The wood-type for April is called Bradley. It was named after William Bradley who is generally regarded as the most prominent American graphics designer of the 1890s. The typeface was based on a medieval black-letter text designed by Bradley in 1894 for a cover of journal called the Inland Printer (see below).
The American Type Foundry was sufficiently impressed to license the design from Bradley, and issued the typeface with the Bradley name. The Hamilton Co. later issued the design in wood-type with permission from the ATF.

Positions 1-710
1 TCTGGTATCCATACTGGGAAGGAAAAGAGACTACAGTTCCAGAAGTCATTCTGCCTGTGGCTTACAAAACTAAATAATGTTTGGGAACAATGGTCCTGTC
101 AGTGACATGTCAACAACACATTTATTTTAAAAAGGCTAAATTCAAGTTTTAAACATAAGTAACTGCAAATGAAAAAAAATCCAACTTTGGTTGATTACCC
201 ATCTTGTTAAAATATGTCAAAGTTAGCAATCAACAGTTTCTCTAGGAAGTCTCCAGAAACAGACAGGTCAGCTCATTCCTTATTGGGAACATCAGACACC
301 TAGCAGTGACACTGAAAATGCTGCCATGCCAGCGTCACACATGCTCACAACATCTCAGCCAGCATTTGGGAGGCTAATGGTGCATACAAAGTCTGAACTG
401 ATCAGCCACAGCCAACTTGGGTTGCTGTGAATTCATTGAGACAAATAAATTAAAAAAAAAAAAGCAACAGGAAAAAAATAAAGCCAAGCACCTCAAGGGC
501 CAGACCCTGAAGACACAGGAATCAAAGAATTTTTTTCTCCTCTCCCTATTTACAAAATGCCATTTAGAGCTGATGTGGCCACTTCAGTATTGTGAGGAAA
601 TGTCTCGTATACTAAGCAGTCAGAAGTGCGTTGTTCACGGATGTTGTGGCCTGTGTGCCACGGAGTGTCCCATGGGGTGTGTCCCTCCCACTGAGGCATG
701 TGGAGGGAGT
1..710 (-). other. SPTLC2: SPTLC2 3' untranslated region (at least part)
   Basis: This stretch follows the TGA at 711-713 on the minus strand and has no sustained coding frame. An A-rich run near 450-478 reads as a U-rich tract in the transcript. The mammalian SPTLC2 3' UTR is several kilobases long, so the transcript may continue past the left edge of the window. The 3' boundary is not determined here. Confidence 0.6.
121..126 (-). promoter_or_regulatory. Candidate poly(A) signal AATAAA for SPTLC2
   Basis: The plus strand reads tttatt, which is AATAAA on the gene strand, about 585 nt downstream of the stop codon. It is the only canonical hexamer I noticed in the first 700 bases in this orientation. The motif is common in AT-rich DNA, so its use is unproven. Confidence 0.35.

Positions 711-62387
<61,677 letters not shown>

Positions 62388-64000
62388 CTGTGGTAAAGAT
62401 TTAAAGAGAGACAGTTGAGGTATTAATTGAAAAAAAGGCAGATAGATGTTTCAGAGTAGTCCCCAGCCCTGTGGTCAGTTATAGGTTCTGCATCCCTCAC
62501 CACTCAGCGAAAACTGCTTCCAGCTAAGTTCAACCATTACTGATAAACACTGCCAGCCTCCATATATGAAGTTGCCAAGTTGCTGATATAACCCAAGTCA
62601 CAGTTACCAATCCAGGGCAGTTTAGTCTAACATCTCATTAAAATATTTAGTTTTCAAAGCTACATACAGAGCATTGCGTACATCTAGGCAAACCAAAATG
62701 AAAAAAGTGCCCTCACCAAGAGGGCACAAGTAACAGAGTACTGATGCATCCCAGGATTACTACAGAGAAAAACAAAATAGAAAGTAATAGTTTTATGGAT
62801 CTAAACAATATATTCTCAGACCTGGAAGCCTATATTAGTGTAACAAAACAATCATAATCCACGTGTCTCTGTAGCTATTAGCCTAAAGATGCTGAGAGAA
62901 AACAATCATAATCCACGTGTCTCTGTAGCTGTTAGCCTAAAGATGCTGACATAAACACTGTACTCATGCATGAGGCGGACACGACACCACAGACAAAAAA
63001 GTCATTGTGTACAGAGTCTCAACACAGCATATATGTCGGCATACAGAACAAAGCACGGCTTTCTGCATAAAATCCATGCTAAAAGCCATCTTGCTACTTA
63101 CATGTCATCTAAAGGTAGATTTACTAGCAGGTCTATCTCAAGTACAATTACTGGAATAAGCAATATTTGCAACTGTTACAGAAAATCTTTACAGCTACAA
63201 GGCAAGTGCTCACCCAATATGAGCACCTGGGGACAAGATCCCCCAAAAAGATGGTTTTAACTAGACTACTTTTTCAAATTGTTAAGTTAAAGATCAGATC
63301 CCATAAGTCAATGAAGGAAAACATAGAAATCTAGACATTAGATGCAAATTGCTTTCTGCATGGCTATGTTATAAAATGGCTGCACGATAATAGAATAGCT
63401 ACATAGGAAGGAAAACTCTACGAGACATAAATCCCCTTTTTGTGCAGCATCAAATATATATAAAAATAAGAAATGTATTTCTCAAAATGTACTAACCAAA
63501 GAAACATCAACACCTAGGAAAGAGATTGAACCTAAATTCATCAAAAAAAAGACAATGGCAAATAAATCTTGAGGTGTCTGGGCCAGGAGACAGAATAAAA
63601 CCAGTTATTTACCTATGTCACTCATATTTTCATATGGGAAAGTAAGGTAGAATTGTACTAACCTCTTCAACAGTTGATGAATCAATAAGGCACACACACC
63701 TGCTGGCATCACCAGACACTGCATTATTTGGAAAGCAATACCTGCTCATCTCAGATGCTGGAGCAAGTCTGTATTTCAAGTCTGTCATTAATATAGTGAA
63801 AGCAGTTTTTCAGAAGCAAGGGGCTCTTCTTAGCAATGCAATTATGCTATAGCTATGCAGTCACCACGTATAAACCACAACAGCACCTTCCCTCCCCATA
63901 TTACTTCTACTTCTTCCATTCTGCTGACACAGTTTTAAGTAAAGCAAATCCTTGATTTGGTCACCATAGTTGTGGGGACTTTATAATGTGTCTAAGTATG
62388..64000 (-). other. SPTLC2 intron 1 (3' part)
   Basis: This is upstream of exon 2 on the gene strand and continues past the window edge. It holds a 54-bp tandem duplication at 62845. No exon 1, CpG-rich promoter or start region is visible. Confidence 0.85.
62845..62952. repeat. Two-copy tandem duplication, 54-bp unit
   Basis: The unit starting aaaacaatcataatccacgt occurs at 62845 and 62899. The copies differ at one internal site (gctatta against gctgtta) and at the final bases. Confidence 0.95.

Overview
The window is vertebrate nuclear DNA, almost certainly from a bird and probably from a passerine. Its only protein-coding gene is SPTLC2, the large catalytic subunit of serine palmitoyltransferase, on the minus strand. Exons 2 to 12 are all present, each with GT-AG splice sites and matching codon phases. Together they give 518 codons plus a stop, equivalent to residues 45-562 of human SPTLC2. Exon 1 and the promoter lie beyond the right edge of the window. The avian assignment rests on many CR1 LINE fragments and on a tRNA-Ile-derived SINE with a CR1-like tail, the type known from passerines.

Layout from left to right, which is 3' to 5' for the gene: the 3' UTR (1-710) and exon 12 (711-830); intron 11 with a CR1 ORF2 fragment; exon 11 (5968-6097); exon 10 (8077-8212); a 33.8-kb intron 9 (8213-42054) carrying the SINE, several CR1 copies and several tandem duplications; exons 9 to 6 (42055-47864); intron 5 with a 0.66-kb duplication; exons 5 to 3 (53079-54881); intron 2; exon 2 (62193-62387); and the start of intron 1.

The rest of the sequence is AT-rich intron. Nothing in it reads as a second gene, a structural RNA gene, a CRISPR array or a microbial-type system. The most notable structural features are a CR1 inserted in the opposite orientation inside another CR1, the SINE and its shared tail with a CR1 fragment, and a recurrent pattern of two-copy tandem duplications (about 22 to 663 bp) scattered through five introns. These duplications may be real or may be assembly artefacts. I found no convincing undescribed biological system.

Other type foundries soon copied this design. It was issued by the Inland Foundry as “St John”, and by the A. D. Farmer & Son Type Founding Co. as “Abbey Text”. Later the Morgans & Wilcox Manufacturing Co. added “Abbey Text” to its wood-type product line. In 1898 this company was sold to the Hamilton Co. and the 1906 Hamilton specimen book shows both typefaces with the Abbey Text version being a bit heavier. We are fortunate to have both versions: “Abbey Text” and “Bradley” wood-types in our collection. Both are shown in the type sample above; reading left to right the 12 line “Bradley” by Hamilton and then the 8 line “Abbey Text” by Morgans & Wilcox.
In the early 1900s the Firestone Tire Co. chose a version of Abbey Text for its logo (below left). The text, like the tires have gotten thicker over the years (below right).